Hi Mathew, I enjoy reading your blogs. Very good commentaries and rebuttals on interesting topics. What is your opinion of church audio techs? As we all know, the skill level is a wide range of talent, depending on the church size, number of people performing, number of people who can actually run the sound booth, etc.
I am currently playing in a church situation where all the drums are mic’d and we have 2 overhead mics for the cymbals. The entire set up is enclosed in a plexi-glass cage so the techs can monitor the sound exactly. These audio guys make issue with the cage door being closed at all times, the mix has to be perfect – which usually means the drums are somewhat soft, etc. I get the feeling they think that just because there are drums in church, that automatically means the drums are too loud.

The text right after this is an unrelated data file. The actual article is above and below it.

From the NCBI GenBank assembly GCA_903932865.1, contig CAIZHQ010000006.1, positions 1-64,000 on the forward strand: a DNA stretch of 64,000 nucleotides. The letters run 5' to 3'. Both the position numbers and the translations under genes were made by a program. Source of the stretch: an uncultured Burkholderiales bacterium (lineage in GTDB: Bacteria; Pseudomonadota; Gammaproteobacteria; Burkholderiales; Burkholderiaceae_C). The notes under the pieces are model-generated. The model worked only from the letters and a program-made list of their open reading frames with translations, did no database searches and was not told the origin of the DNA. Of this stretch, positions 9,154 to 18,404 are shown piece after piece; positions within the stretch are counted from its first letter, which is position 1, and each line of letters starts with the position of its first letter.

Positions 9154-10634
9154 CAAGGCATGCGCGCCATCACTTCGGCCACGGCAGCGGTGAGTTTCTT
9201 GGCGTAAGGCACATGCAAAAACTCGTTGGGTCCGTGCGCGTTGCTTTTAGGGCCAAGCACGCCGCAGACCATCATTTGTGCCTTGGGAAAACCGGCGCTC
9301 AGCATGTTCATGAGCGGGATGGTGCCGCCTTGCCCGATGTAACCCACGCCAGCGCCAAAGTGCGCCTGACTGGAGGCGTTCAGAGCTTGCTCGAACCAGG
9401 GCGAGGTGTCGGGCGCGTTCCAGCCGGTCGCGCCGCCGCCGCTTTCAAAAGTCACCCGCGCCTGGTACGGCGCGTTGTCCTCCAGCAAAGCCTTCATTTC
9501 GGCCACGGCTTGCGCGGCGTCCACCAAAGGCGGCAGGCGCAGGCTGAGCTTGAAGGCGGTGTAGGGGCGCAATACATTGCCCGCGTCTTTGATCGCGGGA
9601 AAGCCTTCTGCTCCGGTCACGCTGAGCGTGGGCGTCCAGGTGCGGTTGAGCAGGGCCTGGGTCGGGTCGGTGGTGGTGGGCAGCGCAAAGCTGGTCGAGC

These audio guys want to be able to control every sound on stage. Yet I can walk into the nearest bar or other non-secular venue and find an excellent Blues band playing, the band is mic’d perfectly, yet one can sit 20 feet away and still be able to hold a conversation at normal speaking volume. The drums aren’t enclosed, the guitars all have amps, etc. No soundproofing on the walls. Yet it seems every church MUST have the drums enclosed, the guitars fed directly into the system, etc.